By Ross Scarano
The last two weeks have seen two significant video drops from the biggest artists in contemporary rap. With little hype, Drake released a very smart video for "Practice," one of the lesser songs from his masterful sophomore LP, Take Care; soon afterward, the partnership of Jay-Z and Kanye West offered a companion to "Niggas in Paris," one of 2011's best singles. Performance is central to both videos, but only one is worth talking about.
Drake's video, uploaded to his blog, is a single take, three minutes and fifty-eight seconds of video vixen Kyra Chaos dancing to "Practice." While it boasts crispier images than the average YouTube video, it's basically just that -- a YouTube video, something a rabid fan would post.
Long-take rap videos are rare. J. Cole has one, but it's flashy and loud. The video for "Practice" is closer to an Andy Warhol film -- there's a real sense of time passing. The viewer is made to watch and wait. But wait for what? Despite Chaos' impressive shape and charming awkwardness, the video is sort of boring. She mugs at the camera and the mirror, but most of the action comes from her ass and hips. She performs for the camera and for herself.
Then Drake walks in.
If you haven't seen the video, I'm sorry -- I've ruined the best part. After three minutes and twenty-five seconds of waiting in the wings, he struts in. He steps to Chaos in middle school fashion -- crotch meeting butt before eyes meet -- and after some feigned surprise, they fall into bed, kissing playfully. They move out of the frame. Drake wears white athletic socks and there's something sweet about that.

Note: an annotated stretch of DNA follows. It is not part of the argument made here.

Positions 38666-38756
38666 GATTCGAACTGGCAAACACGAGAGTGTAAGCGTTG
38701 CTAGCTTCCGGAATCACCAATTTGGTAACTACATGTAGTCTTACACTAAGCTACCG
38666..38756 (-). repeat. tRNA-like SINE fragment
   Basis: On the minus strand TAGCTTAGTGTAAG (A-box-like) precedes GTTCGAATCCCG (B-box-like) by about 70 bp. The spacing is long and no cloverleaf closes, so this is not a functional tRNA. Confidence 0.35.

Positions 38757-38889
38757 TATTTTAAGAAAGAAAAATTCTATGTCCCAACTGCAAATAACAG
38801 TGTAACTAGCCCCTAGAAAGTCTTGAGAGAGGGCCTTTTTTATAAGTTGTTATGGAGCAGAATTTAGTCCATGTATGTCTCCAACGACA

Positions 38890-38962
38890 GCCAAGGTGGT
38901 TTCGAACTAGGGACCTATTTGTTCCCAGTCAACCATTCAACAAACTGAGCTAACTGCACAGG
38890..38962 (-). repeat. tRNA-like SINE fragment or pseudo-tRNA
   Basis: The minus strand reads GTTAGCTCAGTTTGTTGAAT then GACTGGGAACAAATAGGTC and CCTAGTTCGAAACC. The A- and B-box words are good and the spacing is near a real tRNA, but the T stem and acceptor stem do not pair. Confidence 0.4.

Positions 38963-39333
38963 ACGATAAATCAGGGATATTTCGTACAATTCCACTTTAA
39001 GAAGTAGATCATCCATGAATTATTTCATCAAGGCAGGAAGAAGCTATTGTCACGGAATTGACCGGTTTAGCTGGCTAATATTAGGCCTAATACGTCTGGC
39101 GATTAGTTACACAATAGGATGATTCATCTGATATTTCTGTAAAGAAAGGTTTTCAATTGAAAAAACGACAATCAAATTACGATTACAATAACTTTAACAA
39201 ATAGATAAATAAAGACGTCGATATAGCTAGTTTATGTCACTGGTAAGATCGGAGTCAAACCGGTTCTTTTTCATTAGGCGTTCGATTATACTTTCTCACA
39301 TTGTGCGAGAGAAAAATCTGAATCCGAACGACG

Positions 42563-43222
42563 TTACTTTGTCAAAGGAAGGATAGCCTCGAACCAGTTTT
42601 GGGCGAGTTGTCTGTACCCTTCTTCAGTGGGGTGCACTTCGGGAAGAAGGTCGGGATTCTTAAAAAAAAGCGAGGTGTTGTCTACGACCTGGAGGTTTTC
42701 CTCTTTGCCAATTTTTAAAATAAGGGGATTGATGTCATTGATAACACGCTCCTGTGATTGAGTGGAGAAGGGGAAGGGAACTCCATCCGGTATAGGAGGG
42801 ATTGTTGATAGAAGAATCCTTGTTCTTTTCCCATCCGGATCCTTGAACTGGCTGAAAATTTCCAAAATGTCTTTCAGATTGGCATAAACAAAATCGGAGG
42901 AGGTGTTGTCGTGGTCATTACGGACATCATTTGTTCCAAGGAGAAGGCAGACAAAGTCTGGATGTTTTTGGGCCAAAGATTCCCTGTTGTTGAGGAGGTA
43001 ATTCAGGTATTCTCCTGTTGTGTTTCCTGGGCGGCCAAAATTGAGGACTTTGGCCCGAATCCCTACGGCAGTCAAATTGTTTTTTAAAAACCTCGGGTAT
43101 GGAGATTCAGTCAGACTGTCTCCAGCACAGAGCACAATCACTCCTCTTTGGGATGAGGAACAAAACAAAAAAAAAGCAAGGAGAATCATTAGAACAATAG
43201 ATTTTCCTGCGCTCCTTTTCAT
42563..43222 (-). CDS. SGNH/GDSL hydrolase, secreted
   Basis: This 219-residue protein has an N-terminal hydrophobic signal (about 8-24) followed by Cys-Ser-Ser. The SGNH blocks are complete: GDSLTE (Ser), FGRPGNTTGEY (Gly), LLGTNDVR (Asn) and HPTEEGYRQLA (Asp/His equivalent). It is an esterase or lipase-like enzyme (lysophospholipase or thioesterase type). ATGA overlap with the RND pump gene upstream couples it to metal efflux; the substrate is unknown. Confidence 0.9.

"Practice" is karaoke, Drake doing Juvenile's immortal "Back That Azz Up." But Drake is a lady's man, thus his "Back That Azz Up" is a slow jam. Drake is the dude you get a little annoyed with at karaoke because he won't play it straight. He's got to have his way with the song, holding the notes longer than the teleprompter recommends, dropping in ad-libs. This isn't a karaoke bar, though, and this shit is real smart.
Jay-Z and Kanye, on the other hand....
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...dropped a video that consists of the duo performing "Niggas in Paris" live. Whereas the video for "Practice" shellacs an extra layer of meaning atop what was before a flimsy ditty, the video for "Paris" supplements nothing. With an epilepsy warning and kaleidoscopic panthers, the video for "Paris" is lazy, a dull spectacle -- the opposite of "Practice," where form and content interlock. "Everything for a reason," as the song goes.
Maybe Hov and Yeezy are tired. After all, they've been performing the song as many as ten, eleven times in a single evening on the "Watch the Throne" tour. The magnetic camaraderie that makes the "Otis" video so special is nowhere to be found among the technical shenanigans. This shit is not particularly cray.
But the moment when Drake walks into his film and the song winks at the video, and Drake winks at the viewer without having to look at the camera lens, and everyone feels good about having bought tickets to the "Club Paradise" tour? That is.